Next we will need to provide a heated VO fuel pickup for the tank. I used a "HotRod" on my F250...but there is a better option about to be released. I will check to see if the maker is willing to provide one to you for less than a HotRod can be made...but that may take a few days.

So..now you have removed you from tank and the existing 6 port valve should be visible on the frame rail. Squirt some WD-40 on the nuts holding it...and let it sit for a day before trying to remove it. These nuts tend to be rusted so hard they break..and it is good if you an avoid that. Not a major problem if they do..just more work.

That is all the time I have today to help on this project but I will keep my eye open for your decision on the filter. When you make that ..or want more help making that decision..I will continue.







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Dana danalinscott@yahoo.com
LarsNelson

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Posts: 8
Reply with quote  #3 
Dana:

Thanks, this is the kind of detailed info that I was looking for.
I have a spin off filter holder in inventory, so lets say two filters.
I also have several facet type fuel pumps.
Is it necessary to remove the tank to access the transfer valve?
Please tell me more about your hotrod substitute. I have the plan for the hotrod but never used it on the Benz, my sense is that the Ford is a different case.
I look forward to the next chapter in this compelling narrative.

Thanks,
Lars

I mention this in passing:
My 1980 Benz had a tank full of sludge, and probably algae from disuse and storage with 1/2 tank of fuel for over a year. A tank of home brew bio and some marine algaecide seemed to clean it out. When I drained the tank after 100 miles of sloshing around in there the fuel came out an opaque black like a thin crank case oil. I changed the filters, and blew out the lines. No forther problems, done. It had been clogging filters so fast that I didn' know what to do.

Thanks again.



__________________
Lars Nelson
1980 300SD 25k miles on80/20 WVO/Jet A blend, Fatty injection line heaters
25k more with a DIY two tank system.
danalinscott

Moderator
Registered:
Posts: 934
Reply with quote  #4 
Quote:
I have a spin off filter holder in inventory, so lets say two filters.
I also have several facet type fuel pumps.
Is it necessary to remove the tank to access the transfer valve?
Please tell me more about your hotrod substitute. I have the plan for the hotrod but never used it on the Benz, my sense is that the Ford is a different case.


Make certain the spin off filter holder you have will accept a fuel filter available in the micron rating (10 micron in this case) of your stock filter.

I can't recall for certain if you can remove the existing 6 port valve without removing the front tank. (It has been many years since I last did that) You should be able to see it in the frame rail if you crawl under the truck with a flashlight.  But regardless..you are going to have to remove the tank to put a heated fuel pickup in it anyway.

I have not yet heard back from the fellow who is the "vendor" of the alternative heated fuel pickup.



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Dana danalinscott@yahoo.com
LarsNelson

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Posts: 8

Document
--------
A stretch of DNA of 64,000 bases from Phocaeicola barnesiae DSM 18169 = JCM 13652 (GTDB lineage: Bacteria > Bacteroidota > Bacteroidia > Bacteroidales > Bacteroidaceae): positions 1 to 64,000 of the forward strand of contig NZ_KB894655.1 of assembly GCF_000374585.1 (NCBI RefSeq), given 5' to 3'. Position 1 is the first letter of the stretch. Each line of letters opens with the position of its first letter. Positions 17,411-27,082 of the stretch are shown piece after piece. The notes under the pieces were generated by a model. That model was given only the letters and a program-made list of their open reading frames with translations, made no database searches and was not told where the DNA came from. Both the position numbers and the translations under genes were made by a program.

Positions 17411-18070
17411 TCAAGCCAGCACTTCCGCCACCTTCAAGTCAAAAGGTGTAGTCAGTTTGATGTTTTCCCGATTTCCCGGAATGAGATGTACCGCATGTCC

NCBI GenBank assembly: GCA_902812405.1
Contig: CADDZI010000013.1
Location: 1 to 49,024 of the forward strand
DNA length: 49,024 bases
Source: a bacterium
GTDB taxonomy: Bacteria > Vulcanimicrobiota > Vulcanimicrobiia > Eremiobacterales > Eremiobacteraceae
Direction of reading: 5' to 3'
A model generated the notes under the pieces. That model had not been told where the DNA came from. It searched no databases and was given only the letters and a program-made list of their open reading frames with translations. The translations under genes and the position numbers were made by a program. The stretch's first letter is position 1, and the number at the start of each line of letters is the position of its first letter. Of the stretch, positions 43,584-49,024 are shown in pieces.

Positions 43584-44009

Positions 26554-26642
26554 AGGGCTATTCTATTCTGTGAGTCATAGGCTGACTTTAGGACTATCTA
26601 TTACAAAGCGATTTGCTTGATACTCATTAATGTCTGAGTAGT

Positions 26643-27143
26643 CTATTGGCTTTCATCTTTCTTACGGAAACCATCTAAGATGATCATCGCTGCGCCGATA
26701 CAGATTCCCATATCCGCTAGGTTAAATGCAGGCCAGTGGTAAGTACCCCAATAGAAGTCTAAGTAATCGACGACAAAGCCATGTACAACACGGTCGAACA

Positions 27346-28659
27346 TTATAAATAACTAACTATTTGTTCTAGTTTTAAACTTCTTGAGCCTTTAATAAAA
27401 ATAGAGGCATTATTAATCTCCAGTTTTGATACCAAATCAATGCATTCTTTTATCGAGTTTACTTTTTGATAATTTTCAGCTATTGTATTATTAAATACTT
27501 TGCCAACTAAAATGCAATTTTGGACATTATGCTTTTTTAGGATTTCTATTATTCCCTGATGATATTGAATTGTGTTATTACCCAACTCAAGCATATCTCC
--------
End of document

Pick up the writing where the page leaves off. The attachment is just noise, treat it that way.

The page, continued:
Reply with quote  #5 
Dana:

Filter holder will accept a 10 micron filter of large size that is relatively cheap.
I will start spraying bolts with WD 40 asap.

Lars

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Lars Nelson
1980 300SD 25k miles on80/20 WVO/Jet A blend, Fatty injection line heaters
25k more with a DIY two tank system.
misnomer

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Posts: 3
Reply with quote  #6 
I am just about done with my conversion on my 89 F250.

I didn't move the 6 port valve, I left all the lines connected to it and instead I added a 3 port valve ($40) just before the filter head. I made a bracket and bolted a second filter ($9 at pickNpull) to it and the valve along side the stock filter. Then tied the 3 way valve to the switch on the dash so when I switch tanks it switches filters at the same time. I also moved the part of the return line that comes from the fuel rail from the diesel filter to the oil filter, I wanted to be certain I wouldn't be filling the diesel filter with oil while running on oil, which would defeat my purposes.

After the stock 6 way switch I added a inline filter (120 mesh screen) and a inline 2-4psi electric pump ($20 pickNpull) in the frame. (I didn't even have to drill any holes), Just snip the plastic line and slipped the viton hose over and clamped them on.

I chose to replace the rear tank with a 40 gal tank. It just made more sense to me to be able to carry more fuel for trips which is what this truck is for. $200 for the tank. and I went with a coolant heated fuel pickup. I could have made my own, but I opted to purchase a all stainless steel one for $200. I teed my return line into my supply line. The coolant lines I wrapped with that silver bubble wrap looking pipe wrap ($12 for 25ft) and $5 for 3" wide 20mil tape to secure it every 6 or so inches. I didn't bother wrapping the 6 way switch and left the electric fuel pump exposed. Actually that is where I left off, I haven't warpped the coolant line with the supply line once it leaves the frame and across the cross member or up to the filter. I tested it the other day and after the engine was up to temp I switched over and never felt any difference in the engine. After a few minutes I got my IR temp meter and read the temp at the filter and it was up to 130F, without any insulation around it or any heat to it. I was thinking I would wrap the coolant line around it as added insurance but I don't know that it will be necessary. I was also considering placing some of the pipe wrap over the top of the fuel rails to contain the heat for when it leaves the IP to the injectors. Is this a good idea?